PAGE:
Laparoscopic inguinal hernia repair: a prospective evaluation at Eastern Nepal
Laparoscopic inguinal hernia repair: a prospective evaluation at Eastern Nepal
Vikal Chandra Shakya1,&, Shasank Sood1, Bal Krishna Bhattarai2, Chandra Shekhar Agrawal1, Shailesh Adhikary1
1Department of Surgery, B. P. Koirala Institute of Health Sciences, Dharan, Nepal, 2Department of Anesthesia, B. P. Koirala Institute of Health Sciences, Dharan, Nepal
Vikal Chandra Shakya, Department of Surgery, B. P. Koirala Institute of Health Sciences, Dharan, Nepal
Introduction: Inguinal hernias have been treated traditionally with open methods of herniorrhaphy or hernioplasty. But the trends have changed in the last decade with the introduction of minimal access surgery.
Methods: This study was a prospective descriptive study in patients presenting to Surgery Department of B. P. Koirala Institute of Health Sciences, Dharan, Nepal with reducible inguinal hernias from January 2011 to June 2012. All patients >18 years of age presenting with inguinal hernias were given the choice of laparoscopic repair or open repair. Those who opted for laparoscopic repair were included in the study.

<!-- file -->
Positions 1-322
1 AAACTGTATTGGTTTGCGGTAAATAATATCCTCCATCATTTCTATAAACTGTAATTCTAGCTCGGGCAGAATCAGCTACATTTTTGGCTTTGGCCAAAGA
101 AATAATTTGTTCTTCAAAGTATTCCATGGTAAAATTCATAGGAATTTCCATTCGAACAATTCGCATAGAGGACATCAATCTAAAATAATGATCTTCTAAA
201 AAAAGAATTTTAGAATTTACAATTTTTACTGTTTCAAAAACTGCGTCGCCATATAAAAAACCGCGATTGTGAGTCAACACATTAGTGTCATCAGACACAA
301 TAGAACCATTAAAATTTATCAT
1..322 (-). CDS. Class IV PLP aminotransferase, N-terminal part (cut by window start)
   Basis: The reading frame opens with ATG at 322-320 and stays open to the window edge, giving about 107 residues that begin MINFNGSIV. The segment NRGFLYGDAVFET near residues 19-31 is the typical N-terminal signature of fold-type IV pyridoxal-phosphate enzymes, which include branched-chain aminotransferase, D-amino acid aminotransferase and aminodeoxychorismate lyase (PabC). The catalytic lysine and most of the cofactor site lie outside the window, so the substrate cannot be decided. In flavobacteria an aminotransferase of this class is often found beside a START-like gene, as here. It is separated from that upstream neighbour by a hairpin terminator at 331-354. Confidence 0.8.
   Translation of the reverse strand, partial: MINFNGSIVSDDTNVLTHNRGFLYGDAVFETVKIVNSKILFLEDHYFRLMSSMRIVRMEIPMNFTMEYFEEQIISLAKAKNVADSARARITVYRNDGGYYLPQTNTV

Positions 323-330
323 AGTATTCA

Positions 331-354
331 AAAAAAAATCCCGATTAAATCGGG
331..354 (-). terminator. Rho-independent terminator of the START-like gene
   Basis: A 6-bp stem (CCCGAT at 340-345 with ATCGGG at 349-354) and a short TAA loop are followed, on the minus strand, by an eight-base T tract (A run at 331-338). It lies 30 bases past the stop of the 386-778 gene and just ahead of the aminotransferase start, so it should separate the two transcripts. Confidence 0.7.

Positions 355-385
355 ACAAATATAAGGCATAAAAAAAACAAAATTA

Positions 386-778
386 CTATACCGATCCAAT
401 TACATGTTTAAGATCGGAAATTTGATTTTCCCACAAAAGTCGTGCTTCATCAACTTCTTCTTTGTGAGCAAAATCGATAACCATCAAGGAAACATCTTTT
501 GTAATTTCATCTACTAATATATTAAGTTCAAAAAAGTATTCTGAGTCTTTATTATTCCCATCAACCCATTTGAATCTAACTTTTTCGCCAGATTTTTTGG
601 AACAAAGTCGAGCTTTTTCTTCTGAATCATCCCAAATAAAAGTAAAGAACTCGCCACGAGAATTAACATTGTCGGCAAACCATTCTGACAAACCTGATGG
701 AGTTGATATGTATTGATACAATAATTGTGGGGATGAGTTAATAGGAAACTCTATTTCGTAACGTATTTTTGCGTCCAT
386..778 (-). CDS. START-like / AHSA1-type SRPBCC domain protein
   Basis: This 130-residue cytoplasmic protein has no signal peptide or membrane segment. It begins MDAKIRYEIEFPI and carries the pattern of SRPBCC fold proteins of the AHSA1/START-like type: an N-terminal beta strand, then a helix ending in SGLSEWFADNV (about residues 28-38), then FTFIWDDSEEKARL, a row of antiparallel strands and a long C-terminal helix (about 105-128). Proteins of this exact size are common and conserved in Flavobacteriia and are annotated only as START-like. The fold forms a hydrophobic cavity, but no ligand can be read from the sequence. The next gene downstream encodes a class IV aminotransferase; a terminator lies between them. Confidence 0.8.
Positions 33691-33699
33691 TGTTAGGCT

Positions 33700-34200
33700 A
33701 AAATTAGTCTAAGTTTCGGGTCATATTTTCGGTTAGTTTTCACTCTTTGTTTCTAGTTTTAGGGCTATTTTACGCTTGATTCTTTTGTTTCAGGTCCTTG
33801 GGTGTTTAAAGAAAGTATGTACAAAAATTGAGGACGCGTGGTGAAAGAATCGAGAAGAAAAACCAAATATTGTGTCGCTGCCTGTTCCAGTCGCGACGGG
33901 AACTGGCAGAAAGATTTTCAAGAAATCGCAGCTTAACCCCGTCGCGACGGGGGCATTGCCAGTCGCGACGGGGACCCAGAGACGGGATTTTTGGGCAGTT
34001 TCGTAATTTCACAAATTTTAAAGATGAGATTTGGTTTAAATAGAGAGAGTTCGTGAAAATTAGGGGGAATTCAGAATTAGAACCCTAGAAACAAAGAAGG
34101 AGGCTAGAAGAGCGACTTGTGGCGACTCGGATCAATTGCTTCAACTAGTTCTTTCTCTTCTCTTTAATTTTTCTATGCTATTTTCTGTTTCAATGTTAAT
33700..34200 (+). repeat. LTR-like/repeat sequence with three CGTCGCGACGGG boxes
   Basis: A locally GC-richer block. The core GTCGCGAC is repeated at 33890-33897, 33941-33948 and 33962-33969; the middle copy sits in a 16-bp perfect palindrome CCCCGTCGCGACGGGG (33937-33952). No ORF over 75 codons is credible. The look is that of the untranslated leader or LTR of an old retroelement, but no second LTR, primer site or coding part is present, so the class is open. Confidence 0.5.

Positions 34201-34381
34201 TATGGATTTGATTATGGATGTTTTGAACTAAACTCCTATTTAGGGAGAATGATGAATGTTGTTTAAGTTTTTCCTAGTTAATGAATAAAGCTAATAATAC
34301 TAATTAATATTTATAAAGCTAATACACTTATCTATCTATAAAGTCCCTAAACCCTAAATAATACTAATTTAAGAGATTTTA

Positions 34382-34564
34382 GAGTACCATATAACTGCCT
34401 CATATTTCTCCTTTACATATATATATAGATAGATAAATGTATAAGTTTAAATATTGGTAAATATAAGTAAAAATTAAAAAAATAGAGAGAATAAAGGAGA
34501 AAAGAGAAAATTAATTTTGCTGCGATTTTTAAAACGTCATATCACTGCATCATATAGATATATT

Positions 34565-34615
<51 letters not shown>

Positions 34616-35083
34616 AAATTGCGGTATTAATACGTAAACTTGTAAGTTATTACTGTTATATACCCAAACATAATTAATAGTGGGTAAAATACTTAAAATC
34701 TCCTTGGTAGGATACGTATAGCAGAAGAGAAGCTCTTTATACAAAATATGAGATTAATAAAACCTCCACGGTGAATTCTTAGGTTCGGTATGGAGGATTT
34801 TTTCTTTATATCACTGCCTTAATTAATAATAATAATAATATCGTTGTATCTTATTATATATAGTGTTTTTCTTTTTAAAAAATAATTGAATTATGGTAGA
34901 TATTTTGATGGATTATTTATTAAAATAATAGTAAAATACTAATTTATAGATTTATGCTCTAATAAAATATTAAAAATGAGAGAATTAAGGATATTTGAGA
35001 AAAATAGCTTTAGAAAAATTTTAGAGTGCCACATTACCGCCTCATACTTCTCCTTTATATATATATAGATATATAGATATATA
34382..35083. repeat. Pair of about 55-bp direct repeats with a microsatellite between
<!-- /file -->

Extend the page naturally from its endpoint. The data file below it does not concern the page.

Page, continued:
Results: There were 50 patients, age ranged from 18 to 71 years with 34 being median age at presentation. In 41 patients, totally extraperitoneal repair was attempted. Of these, 2 (4%) repairs were converted to transabdominal repair and 2 to open mesh repair (4%). In 9 patients, transabdominal repair was done. The median total hospital stay was 4 days (range 3-32 days), the mean postoperative stay was 3.38±3.14 days (range 2-23 days), average time taken for full ambulation postoperatively was 2.05±1.39 days (range 1-10 days), and median time taken to return for normal activity was 5 days (range 2-50 days). One patient developed recurrence (2%). None of the patients who had laparoscopic repair completed complained of neuralgias in the follow-up.
Conclusion: Laparoscopic repair of inguinal hernias could be contemplated safely both via totally extra peritoneal as well as transperitoneal route even in our setup of a developing country with modifications.